SoftBank, the Nasdaq whale, swims back to profits

Despite losing $1.3 billion in a tech stock buying spree, Masayoshi Son's conglomerate profits after big tech stakes and a Chinese startup's IPO.

Pádraig Belton, Contributor, Light Reading

November 9, 2020

4 Min Read
SoftBank, the Nasdaq whale, swims back to profits

You win some, lose some.

Japan's SoftBank Group lost $1.3 billion in its coronavirus buying spree of technology stocks, but still turned a $6.1 billion (627 billion yen) profit in the three months ending in September.

In the same period a year ago, SoftBank lost $6.7 billion (700 billion yen).

Figure 1: Into the breach: The Nasdaq whale is back in profit despite its earth shaking stock market dalliance. (Source: Todd Cravens on Unsplash) Into the breach: The Nasdaq whale is back in profit despite its earth shaking stock market dalliance.
(Source: Todd Cravens on Unsplash)

Chief Executive Masayoshi Son's strategy has been to weather COVID-19 by selling down stakes in Alibaba and the Japanese telco SoftBank Corp, while parking that cash in tech stocks and derivatives to take advantage of rising valuations.

This has taken the company away from the predictable world of Japanese telecoms, into harder to assess financial instruments such as call options.

They've used some of this cash to buy shares in another investment, too: themselves.

In October SoftBank spent $1.35 billion (139 billion yen) buying back almost 20 million shares, up from 40 billion yen in September, fuelling speculation a management buyout may lie in the offing.

Son was noncommittal, saying he regularly considers the pros and cons of being a publicly listed company.

Call me Ishmael

The Tokyo conglomerate was the "Nasdaq whale" behind the purchase of billions of dollars' worth of US equity derivatives that caused a rally in big US tech stocks, according to news reports.

"We're not even a dolphin, forget about being a whale," Vision Fund's London-based head Rajeev Misra insisted last month, arguing SoftBank's role in the tech bubble was overstated.

Rising share prices for its portfolio companies, which include stakes in Amazon ($6.3 billion), Facebook ($2.2 billion), and Zoom ($1.8 billion) have since flattered its two venture-capital Vision Funds.

The original fund, which paid $75 billion for its 83 investments, is now worth $76.4 billion. It is now back to black after troubles at office-sharing firm WeWork led it to losses last year.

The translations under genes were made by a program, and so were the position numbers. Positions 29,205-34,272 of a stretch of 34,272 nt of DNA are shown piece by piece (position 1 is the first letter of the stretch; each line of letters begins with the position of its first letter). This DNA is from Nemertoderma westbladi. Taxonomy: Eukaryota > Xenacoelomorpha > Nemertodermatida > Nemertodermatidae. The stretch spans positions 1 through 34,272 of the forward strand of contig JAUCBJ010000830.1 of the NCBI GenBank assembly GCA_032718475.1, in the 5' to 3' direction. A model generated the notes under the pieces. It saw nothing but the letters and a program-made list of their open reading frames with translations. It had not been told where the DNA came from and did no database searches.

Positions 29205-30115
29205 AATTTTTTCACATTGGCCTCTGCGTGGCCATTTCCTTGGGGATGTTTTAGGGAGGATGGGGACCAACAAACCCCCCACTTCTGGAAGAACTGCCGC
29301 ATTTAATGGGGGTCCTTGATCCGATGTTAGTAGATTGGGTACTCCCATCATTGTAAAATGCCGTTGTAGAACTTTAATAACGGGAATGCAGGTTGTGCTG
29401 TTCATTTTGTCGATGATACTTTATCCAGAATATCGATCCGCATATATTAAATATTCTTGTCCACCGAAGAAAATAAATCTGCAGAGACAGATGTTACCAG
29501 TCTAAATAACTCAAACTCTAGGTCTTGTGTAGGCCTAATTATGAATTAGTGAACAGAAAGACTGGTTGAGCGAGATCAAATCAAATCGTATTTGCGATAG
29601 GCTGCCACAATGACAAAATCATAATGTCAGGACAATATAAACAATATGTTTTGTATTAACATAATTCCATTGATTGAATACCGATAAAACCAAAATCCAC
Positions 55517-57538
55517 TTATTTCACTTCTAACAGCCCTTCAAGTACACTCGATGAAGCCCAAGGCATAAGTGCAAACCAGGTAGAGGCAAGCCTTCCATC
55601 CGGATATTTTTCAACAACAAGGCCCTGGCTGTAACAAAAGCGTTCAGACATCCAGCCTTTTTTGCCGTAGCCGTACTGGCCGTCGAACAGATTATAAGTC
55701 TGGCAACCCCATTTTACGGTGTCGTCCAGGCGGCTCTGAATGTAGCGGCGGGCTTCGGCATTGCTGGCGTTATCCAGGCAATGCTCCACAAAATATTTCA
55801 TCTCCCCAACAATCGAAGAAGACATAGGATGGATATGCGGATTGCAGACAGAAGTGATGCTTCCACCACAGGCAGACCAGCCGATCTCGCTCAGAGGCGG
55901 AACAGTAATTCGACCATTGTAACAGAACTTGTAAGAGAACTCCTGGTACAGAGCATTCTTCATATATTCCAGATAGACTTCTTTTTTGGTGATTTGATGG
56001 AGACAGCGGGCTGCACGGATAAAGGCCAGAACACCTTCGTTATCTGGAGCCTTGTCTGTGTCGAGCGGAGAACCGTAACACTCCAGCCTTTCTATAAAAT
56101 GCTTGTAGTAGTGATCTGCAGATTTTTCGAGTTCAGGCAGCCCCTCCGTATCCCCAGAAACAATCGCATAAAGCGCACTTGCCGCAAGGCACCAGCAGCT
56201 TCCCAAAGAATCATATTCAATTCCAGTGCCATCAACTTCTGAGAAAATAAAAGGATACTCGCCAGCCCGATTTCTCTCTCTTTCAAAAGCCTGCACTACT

The second, in which it is currently the only investor, is worth $7.6 billion, on investments bought for $2.6 billion. The IPO of Beijing-based Ke Holdings Inc, a housing firm also known as Beike, has buoyed the second fund's value with a 375% return.

Further listings may await, too. TikTok developer ByteDance, which Son has backed, is pondering a listing in Hong Kong, and even WeWork is again eyeing an IPO under a new chief executive.

"I'm not that hung up on the numbers," Son told analysts when releasing the earnings, characterizing himself as more a Japanese-style Warren Buffett and long-term value investor.

And at the moment, "winners in Asia are winners in the world," he added.

The gambler, he broke even

This year, Son's earnings presentation began, somewhat unusually for a listed company, with a slide of a 5,000 year-old Egyptian relief of a horse.

If Masayoshi Son is the Comeback Kid, it will not be the first time.

He lost $70 billion when the dotcom bubble burst, but persisting, he then invested $30 million in a little-known Hangzhou startup, Jack Ma's Alibaba.

Want to know more about 5G? Check out our dedicated 5G content channel here on Light Reading.

Then, when Japan's Tōhoku tsunami left 228,863 people homeless in 2010, he publicly donated all of his salary until retirement to supporting its victims.

In a bid to improve corporate governance, four of its directors will leave the board. The changes are aimed at separating management from oversight, with the chief operating officer, chief strategy officer and head of the Vision Fund stepping down, along with a representative of Saudi Arabia's Public Investment Fund.

"More external directors mean better governance," said Son, adding he himself "should be most supervised".

Related posts:

Pádraig Belton, contributing editor special to, Light Reading

Read more about:


About the Author(s)

Pádraig Belton

Contributor, Light Reading

Contributor, Light Reading

Subscribe and receive the latest news from the industry.
Join 62,000+ members. Yes it's completely free.

You May Also Like